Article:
I've been eagerly awaiting my opportunity to say something about Paul Krugman's Brookings paper on trade and inequality but it turns out to be the case that real economics involves a lot of math I can't follow. My best understanding is that his conclusion is that it's . . . complicated. Trade with China in the 21st century may be a much bigger driver of inequality than earlier studies done in an earlier period indicated, but then again it may not be.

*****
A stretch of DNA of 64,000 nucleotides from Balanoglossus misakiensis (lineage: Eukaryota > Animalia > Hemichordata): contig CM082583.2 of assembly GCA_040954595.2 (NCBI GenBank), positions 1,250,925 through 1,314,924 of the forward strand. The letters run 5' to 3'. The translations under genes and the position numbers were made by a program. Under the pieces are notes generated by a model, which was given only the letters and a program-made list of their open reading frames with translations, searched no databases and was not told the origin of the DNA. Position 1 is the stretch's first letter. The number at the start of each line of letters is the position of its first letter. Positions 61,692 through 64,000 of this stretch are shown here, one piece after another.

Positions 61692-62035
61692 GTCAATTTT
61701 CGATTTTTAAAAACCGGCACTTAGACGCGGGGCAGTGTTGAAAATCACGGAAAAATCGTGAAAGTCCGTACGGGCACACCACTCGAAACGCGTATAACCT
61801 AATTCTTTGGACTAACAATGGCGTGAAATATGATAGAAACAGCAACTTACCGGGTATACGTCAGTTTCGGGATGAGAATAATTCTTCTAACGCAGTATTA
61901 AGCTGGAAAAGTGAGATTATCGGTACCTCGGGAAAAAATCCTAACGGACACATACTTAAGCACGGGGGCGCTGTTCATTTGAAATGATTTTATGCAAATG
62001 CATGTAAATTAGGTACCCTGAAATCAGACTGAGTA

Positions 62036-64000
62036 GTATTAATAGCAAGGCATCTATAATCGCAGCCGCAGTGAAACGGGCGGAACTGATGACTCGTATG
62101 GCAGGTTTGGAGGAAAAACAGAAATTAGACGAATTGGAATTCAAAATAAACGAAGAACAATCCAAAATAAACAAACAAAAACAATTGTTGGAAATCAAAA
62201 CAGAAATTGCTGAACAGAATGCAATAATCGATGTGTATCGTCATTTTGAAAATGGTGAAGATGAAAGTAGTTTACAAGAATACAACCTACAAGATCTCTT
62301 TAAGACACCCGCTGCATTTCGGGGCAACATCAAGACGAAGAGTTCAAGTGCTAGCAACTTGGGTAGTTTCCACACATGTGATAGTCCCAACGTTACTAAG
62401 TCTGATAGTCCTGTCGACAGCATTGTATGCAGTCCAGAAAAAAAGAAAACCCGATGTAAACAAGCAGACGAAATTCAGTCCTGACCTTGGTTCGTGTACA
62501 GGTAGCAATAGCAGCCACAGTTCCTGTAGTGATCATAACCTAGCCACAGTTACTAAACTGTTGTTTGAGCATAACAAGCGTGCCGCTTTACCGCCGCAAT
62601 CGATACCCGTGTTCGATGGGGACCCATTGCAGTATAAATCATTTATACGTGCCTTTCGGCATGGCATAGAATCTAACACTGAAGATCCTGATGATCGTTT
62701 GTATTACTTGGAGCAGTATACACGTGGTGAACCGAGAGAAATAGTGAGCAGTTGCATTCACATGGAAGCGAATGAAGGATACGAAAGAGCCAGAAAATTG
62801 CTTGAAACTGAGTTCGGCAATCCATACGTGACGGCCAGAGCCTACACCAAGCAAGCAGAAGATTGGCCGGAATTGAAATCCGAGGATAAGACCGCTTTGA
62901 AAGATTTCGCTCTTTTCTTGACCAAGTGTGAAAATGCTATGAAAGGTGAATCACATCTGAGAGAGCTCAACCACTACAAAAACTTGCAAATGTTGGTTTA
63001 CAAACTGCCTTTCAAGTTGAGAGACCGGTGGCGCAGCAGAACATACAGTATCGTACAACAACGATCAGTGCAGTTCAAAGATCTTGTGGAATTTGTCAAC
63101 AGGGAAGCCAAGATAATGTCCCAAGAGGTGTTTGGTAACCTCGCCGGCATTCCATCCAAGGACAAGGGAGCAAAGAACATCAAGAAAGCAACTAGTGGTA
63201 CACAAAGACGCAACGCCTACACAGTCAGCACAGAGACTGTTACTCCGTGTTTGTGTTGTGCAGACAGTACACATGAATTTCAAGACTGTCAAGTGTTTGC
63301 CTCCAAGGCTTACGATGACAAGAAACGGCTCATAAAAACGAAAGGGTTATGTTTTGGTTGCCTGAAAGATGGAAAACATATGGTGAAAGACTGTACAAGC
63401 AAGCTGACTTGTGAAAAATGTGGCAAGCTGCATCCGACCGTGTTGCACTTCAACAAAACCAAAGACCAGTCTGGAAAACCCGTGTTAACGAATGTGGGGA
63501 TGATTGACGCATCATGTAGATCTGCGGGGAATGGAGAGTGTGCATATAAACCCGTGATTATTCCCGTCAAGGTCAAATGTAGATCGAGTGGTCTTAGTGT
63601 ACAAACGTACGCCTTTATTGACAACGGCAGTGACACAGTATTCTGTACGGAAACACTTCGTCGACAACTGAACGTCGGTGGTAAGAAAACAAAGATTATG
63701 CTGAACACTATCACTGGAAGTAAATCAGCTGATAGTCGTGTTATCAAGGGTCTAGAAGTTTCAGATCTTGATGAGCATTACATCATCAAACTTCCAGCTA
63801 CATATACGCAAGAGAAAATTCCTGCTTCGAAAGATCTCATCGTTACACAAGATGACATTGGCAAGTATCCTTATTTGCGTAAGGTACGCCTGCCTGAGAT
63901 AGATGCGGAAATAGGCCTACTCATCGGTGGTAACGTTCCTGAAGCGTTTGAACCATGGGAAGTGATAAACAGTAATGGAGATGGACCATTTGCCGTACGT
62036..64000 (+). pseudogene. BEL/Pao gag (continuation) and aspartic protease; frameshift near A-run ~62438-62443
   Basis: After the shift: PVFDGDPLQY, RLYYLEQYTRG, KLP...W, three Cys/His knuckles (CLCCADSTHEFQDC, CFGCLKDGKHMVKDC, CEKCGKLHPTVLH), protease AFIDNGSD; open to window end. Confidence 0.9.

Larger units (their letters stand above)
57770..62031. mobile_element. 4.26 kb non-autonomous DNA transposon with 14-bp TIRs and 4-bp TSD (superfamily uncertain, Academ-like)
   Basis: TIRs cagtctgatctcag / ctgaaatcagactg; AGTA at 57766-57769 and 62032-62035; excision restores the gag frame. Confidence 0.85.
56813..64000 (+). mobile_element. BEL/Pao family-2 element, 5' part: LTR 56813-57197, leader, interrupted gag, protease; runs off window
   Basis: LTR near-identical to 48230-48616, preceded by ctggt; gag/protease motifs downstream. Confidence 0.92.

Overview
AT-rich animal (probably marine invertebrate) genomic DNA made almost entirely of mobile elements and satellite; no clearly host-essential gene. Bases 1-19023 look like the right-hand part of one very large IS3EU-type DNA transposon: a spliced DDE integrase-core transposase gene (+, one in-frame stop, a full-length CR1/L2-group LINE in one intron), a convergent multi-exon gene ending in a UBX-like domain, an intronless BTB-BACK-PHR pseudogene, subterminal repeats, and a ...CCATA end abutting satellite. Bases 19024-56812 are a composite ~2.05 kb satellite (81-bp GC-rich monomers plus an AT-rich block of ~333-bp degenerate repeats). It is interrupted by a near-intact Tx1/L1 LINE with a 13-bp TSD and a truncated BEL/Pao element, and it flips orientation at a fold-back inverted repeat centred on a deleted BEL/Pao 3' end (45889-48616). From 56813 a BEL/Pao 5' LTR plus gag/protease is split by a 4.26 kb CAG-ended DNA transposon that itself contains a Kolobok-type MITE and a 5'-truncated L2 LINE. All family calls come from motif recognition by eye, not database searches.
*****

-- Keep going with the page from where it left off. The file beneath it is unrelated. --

I suppose the key question continues to be: Do we have inequality-reducing policy options that will not have negative impacts on economic growth? I believe that we do, and that we should exercise those options before we exercise the option of trying to curtail Chinese imports (making sure that imported Chinese goods are adequately safe is, I think, another matter).

We want to hear what you think about this article. Submit a letter to the editor or write to letters@theatlantic.com.